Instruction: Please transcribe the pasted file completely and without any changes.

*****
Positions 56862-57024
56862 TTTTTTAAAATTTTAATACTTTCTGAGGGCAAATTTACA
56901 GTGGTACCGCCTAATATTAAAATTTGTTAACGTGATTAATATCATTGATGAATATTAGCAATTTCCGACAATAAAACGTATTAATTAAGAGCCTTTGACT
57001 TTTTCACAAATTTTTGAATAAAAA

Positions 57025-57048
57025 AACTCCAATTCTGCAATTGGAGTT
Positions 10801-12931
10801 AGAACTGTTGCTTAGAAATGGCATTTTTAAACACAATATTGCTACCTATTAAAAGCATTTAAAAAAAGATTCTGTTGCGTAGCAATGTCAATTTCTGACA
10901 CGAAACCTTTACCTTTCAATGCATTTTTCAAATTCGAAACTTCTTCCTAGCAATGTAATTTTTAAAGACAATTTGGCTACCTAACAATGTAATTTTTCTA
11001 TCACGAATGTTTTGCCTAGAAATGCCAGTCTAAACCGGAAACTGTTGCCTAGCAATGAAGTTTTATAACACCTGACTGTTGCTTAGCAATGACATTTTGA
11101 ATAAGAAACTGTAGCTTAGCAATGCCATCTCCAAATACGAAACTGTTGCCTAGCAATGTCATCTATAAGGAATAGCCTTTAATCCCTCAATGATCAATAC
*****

Positions 56862-57024
56862 TTTTTTAAAATTTTAATACTTTCTGAGGGCAAATTTACA
56901 GTGGTACCGCCTAATATTAAAATTTGTTAACGTGATTAATATCATTGATGAATATTAGCAATTTCCGACAATAAAACGTATTAATTAAGAGCCTTTGACT
57001 TTTTCACAAATTTTTGAATAAAAA

Positions 57025-57048
57025 AACTCCAATTCTGCAATTGGAGTT
Positions 10801-12931
10801 AGAACTGTTGCTTAGAAATGGCATTTTTAAACACAATATTGCTACCTATTAAAAGCATTTAAAAAAAGATTCTGTTGCGTAGCAATGTCAATTTCTGACA
10901 CGAAACCTTTACCTTTCAATGCATTTTTCAAATTCGAAACTTCTTCCTAGCAATGTAATTTTTAAAGACAATTTGGCTACCTAACAATGTAATTTTTCTA
11001 TCACGAATGTTTTGCCTAGAAATGCCAGTCTAAACCGGAAACTGTTGCCTAGCAATGAAGTTTTATAACACCTGACTGTTGCTTAGCAATGACATTTTGA
11101 ATAAGAAACTGTAGCTTAGCAATGCCATCTCCAAATACGAAACTGTTGCCTAGCAATGTCATCTATAAGGAATAGCCTTTAATCCCTCAATGATCAATAC